A Year Later: Norma Curley’s Breast Cancer Battle
Last year, Norma Curley, age 75 of Cornelia, received news that no woman wants to hear. “You have breast cancer.” Due to a family history of the disease, Norma has always been vigilant about getting her annual mammograms. Her mother and her paternal grandmother were breast cancer survivors and her mom’s sister died from the disease. According to the American Cancer Society, one in eight women will develop invasive breast cancer during their lifetime.
Norma had her annual mammogram at Habersham Medical Center annually until 1999 when her first suspicious lump was found. Thankfully, it turned out to be benign, but she was transferred to a breast cancer specialist in Atlanta for follow-up care. Last October, her annual mammogram and ultrasound spotted a very small tumor that turned out to be breast cancer. She had a lumpectomy and lymph node biopsy followed by many months of radiation treatments.
A registered nurse at Habersham Medical Center, it was hard for Norma to be the patient. “I’m used to being the strong one and the caregiver - not being on the receiving end,” she admits. “It was a scary diagnosis, but I was blessed to have strong support from my family, coworkers and her church, Cornelia First Baptist.
Norma’s faith is very strong, and she encourages women to get treatment as soon as possible. “If you suspect a suspicious breast lump, do not ignore or deny it. You need proper follow-through and expert advice.” Having been a nurse for more than 50 years, Norma has seen firsthand the many advancements in diagnostic technology. “My tumor was very small, and it may not have been detected by imaging devices many years ago. Even lab technology today is much better than it was years ago, and there is so much more that can be done when cancer is detected early.”
One memory that will always stand out in her mind about her breast cancer journey was during a doctor’s visit. While sitting in the waiting area, she looked around the room at all of the women nervously waiting to be seen. Some had no hair, some were wearing wigs, while others didn’t look sick at all. Then, her eyes noticed a young woman sitting in a chair with a diaper bag by her feet and a newborn baby cradled in her arms. She was a new mom and a newly diagnosed breast cancer patient. “I continue to think of that young lady often and pray for her. I’m a lot more attentive to the struggles of others, than ever before, after going through my own health scare.”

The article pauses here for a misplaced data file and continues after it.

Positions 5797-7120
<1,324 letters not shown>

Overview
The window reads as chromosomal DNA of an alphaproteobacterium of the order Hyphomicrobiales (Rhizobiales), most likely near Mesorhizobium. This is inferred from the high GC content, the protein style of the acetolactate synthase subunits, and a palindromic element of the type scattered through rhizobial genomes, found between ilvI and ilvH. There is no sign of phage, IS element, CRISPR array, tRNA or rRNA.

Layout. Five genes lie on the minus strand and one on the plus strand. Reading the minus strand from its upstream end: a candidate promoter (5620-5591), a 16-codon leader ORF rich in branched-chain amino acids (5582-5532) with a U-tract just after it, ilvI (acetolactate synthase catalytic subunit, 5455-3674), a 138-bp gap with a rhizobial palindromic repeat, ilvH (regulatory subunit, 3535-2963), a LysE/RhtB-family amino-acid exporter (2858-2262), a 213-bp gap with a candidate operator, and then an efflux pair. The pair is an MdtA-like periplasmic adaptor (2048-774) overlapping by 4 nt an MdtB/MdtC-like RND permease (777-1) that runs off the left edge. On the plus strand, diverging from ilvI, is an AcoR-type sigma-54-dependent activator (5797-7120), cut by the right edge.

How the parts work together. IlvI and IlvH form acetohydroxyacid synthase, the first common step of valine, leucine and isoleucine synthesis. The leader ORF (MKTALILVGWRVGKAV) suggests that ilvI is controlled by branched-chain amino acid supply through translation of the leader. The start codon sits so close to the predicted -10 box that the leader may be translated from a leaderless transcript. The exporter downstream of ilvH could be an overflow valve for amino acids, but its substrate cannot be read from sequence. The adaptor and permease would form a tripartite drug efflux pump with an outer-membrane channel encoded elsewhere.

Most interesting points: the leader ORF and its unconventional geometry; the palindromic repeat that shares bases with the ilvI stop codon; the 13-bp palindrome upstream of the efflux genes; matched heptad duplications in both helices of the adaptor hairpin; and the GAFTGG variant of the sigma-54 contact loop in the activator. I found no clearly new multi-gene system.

Norma also fondly recalls a recent Facebook post that really touched her heart. It included a beautiful photo of a mom and her daughter. The daughter had posted the picture with a comment, “Please tell my mom that it is ok to not wear her hot wing in the summer.”
“At that moment, I realized that a bald head is a badge of honor,” says Norma. Whether cancer patients lose their hair or not or chose to wear a wig or not, the courage they display shows they are going through a battle and are determined to win the fight. Your hair is a small thing to loose when you have everything else to gain.
October is National Breast Cancer Awareness Month. Women over the age of 40 and those with a family history of the disease are reminded to schedule their annual mammograms. All women are encouraged to have an annual clinical breast exam by a health care professional and conduct monthly self-checks.